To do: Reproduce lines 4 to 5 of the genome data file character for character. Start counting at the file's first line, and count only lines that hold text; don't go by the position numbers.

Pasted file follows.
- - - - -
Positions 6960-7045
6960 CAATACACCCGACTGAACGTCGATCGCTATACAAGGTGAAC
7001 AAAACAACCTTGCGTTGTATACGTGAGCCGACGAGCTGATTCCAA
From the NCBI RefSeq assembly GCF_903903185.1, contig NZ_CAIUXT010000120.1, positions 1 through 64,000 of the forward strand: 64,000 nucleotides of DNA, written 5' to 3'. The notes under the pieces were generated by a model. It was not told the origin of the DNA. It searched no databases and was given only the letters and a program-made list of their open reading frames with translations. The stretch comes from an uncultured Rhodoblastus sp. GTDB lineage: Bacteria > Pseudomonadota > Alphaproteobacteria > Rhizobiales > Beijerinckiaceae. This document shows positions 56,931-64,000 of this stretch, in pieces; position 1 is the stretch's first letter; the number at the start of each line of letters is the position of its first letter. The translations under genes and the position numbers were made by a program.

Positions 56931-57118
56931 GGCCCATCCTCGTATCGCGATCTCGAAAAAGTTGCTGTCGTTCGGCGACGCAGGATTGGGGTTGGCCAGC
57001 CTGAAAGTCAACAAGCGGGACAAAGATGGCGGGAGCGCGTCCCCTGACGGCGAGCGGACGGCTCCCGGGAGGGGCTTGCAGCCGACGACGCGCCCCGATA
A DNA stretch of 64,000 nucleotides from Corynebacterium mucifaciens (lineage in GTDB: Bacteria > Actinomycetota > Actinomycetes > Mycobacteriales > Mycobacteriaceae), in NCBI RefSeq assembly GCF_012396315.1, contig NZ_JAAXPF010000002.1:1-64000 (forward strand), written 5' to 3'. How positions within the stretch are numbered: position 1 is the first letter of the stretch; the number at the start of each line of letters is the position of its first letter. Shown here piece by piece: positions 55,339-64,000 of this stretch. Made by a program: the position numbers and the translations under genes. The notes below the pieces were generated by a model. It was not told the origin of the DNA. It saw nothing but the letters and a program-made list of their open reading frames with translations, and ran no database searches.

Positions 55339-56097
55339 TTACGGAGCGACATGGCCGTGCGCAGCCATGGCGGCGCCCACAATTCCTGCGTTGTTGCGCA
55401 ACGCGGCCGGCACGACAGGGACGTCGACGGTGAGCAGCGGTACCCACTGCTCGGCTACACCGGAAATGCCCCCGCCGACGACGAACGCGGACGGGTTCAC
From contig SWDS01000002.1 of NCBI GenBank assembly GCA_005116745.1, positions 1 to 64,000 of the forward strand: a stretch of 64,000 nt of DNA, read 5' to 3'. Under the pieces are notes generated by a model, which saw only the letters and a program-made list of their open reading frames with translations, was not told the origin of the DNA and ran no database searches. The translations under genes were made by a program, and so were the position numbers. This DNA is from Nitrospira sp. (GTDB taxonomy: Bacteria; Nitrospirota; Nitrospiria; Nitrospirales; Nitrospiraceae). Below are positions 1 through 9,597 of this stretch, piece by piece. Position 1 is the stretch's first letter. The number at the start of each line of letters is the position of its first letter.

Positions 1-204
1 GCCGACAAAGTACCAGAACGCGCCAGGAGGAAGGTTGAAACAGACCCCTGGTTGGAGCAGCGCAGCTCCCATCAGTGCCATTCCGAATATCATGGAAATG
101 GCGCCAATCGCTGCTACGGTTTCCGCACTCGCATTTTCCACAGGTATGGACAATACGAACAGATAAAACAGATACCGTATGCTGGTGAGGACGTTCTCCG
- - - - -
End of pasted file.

From the NCBI RefSeq assembly GCF_903903185.1, contig NZ_CAIUXT010000120.1, positions 1 through 64,000 of the forward strand: 64,000 nucleotides of DNA, written 5' to 3'. The notes under the pieces were generated by a model. It was not told the origin of the DNA. It searched no databases and was given only the letters and a program-made list of their open reading frames with translations. The stretch comes from an uncultured Rhodoblastus sp. GTDB lineage: Bacteria > Pseudomonadota > Alphaproteobacteria > Rhizobiales > Beijerinckiaceae. This document shows positions 56,931-64,000 of this stretch, in pieces; position 1 is the stretch's first letter; the number at the start of each line of letters is the position of its first letter. The translations under genes and the position numbers were made by a program.

Positions 56931-57118